National Anti-Vivisection Society and International Foundation for Ethical Research Announce Renewal of Research Grants for Promising Young Investigators

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Three early career scientists selected to receive renewed funding for work involving alternatives to animal experimentation.

The National Anti-Vivisection Society (NAVS) and the International Foundation for Ethical Research (IFER) are pleased to announce that three recipients of IFER Graduate Fellowships have been selected to have their grants renewed as part of the 2014-2015 grant cycle. By funding early career researchers with an interest in developing innovative alternatives to animal experiments, NAVS and IFER hope to seed the scientific field with talented individuals prepared to integrate scientific discovery with ethics and respect for animals.

Recipients of IFER Graduate Fellowships, selected by IFER’s Scientific Advisory Board, have the potential to positively change the course of science by working to promote the advancement of humane methodologies that can spare animal suffering.

The IFER Graduate Fellowship recipients whose grants have been renewed for 2014-2015 are:

Georgina Harris, a Ph.D. student working with Dr. Lena Smirnova and Dr. Thomas Hartung at the Center for Alternatives to Animal Testing at Johns Hopkins University Bloomberg School of Public Health, will be receiving her second year of support from IFER for her project, “Identification of pathways of developmental neurotoxicity (DNT) of environmental chemicals by omics technologies.” Georgina’s project aims to establish methods for assessing developmental neurotoxicity in vitro using human cells. As current strategies to evaluate DNT rely heavily on animal models which lack human-relevance, raise ethical concerns and are expensive, Georgina’s work has the potential to revolutionize DNT studies while reducing the use of animals in this area. Her work has caught the attention of researchers worldwide, as she was recently invited to present her research at the 9th World Congress on Alternatives and Animal Use in the Life Sciences in Prague, Czech Republic.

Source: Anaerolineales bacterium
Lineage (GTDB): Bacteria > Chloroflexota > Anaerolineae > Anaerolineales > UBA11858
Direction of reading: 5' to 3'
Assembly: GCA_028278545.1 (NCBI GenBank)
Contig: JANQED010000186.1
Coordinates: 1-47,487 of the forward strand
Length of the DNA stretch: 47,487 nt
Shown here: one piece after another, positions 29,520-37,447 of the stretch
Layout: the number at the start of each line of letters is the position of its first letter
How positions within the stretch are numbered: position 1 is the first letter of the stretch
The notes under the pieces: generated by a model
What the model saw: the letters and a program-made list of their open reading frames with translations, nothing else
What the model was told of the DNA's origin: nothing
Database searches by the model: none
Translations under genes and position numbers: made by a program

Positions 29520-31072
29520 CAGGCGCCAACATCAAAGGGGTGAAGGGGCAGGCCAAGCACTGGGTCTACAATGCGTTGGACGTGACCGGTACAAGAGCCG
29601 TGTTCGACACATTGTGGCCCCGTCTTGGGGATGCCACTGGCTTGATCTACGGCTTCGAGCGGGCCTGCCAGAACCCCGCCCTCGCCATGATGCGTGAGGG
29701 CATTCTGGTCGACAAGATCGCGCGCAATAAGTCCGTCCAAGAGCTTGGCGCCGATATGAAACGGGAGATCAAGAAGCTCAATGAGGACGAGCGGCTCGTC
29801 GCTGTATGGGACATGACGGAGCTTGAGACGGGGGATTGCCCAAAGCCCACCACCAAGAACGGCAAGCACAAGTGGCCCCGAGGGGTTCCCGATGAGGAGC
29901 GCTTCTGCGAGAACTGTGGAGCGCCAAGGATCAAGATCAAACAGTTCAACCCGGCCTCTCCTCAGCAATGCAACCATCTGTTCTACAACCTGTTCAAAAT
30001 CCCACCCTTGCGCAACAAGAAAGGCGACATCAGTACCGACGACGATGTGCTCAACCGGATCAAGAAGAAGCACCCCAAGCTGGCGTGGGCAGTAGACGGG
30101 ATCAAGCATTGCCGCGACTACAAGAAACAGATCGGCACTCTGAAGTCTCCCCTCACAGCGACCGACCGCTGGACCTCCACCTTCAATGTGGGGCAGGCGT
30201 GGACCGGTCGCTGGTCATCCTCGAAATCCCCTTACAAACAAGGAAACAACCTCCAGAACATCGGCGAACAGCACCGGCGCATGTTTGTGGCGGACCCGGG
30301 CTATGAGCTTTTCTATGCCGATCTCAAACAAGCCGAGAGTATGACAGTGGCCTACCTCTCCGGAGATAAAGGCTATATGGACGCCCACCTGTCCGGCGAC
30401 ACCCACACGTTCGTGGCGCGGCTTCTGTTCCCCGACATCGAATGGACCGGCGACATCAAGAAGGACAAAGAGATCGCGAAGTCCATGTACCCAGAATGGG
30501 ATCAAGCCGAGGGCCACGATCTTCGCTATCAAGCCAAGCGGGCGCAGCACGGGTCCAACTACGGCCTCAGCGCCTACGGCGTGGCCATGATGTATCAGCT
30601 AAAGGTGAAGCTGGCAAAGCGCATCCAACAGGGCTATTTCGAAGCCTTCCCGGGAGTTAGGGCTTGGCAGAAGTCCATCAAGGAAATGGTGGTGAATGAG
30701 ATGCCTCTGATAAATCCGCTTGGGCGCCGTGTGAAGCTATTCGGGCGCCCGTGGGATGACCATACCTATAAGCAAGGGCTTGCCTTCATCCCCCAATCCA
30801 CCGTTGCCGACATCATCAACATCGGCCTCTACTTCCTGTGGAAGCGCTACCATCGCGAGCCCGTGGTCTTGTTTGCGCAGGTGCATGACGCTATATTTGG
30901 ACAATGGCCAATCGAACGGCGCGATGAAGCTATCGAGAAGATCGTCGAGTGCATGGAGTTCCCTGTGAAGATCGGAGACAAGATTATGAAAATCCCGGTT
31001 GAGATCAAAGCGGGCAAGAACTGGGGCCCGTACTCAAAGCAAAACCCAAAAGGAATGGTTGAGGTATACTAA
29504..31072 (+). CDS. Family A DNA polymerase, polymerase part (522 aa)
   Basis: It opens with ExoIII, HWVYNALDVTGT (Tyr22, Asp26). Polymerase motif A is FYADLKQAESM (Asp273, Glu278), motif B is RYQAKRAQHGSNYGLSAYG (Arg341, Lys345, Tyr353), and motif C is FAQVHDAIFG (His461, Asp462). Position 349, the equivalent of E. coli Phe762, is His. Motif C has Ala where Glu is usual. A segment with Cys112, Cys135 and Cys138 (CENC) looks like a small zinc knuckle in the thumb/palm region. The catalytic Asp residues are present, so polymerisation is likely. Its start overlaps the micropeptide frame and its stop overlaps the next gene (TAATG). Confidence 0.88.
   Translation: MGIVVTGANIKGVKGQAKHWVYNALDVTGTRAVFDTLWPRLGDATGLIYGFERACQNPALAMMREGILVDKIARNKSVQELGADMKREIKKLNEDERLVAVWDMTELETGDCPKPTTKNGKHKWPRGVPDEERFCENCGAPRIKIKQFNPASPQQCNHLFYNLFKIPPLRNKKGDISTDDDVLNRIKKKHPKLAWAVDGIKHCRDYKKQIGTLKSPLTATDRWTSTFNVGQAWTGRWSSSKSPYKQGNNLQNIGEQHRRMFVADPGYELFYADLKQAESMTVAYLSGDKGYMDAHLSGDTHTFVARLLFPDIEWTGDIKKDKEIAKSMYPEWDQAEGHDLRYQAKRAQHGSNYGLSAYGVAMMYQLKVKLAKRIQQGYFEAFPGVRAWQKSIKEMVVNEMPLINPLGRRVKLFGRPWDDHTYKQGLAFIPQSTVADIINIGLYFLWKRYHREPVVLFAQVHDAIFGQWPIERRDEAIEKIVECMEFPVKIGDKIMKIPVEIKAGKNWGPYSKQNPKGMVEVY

Nicole Sparks, a Ph.D. student under the mentorship of Dr. Nicole l. zur Nieden at the University of California, Riverside, is in her third year of funding from IFER for her project “In Vitro Prediction of Skeletal Teratogenicity of Environmental Chemicals.” Nicole continues to make impressive progress in her efforts to develop a method which uses human stem cells to accurately predict and identify compounds that can cause skeletal abnormalities during development. As existing tests of this nature rely on animals and have low predictability for human effects, the need for a human-relevant in vitro skeletal embryotoxicity screen has never been greater.

David Tran, a Ph.D. student working under Dr. Steven George at the University of California, Irvine, has received a second year of IFER support for his project, “Development of a patient-specific high-throughput cardiac drug-screening platform.” David has been generating an in vitro model using human induced pluripotent stem cells as a source for human cardiomyocytes to examine the pharmacokinetics and toxicity of drugs. Over the past year, his model has undergone several changes to improve its functionality and enable it to better characterize the effects of drugs on heart function. Development of such a model is critical, as a significant portion of rejected drugs fail in humans as a result of cardiotoxic side effects not evident in animal models.

IFER Graduate Fellowships are awarded annually in amounts up to $15,000 to early career scientists who are developing alternatives to the use of animals in product testing, biomedical research and education. Fellowships are renewable for up to three years. More information on the IFER Graduate Fellowship Program can be found at

Founded in 1929, the National Anti-Vivisection Society (NAVS) promotes greater compassion, respect and justice for animals through educational and advocacy programs based on respected ethical, scientific and legal theory. NAVS works to increase public awareness about animal experimentation, to promote positive solutions that advance science, to support the development of alternatives to the use of animals, and to effect changes that will help end the unnecessary suffering of animals. For more information, visit

Founded in 1985, the International Foundation for Ethical Research (IFER) supports the development, validation and implementation of innovative scientific methodologies that advance science and replace the use of animals in research, testing and education. IFER is funded primarily by a grant from the National Anti-Vivisection Society.

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Garett Auriemma
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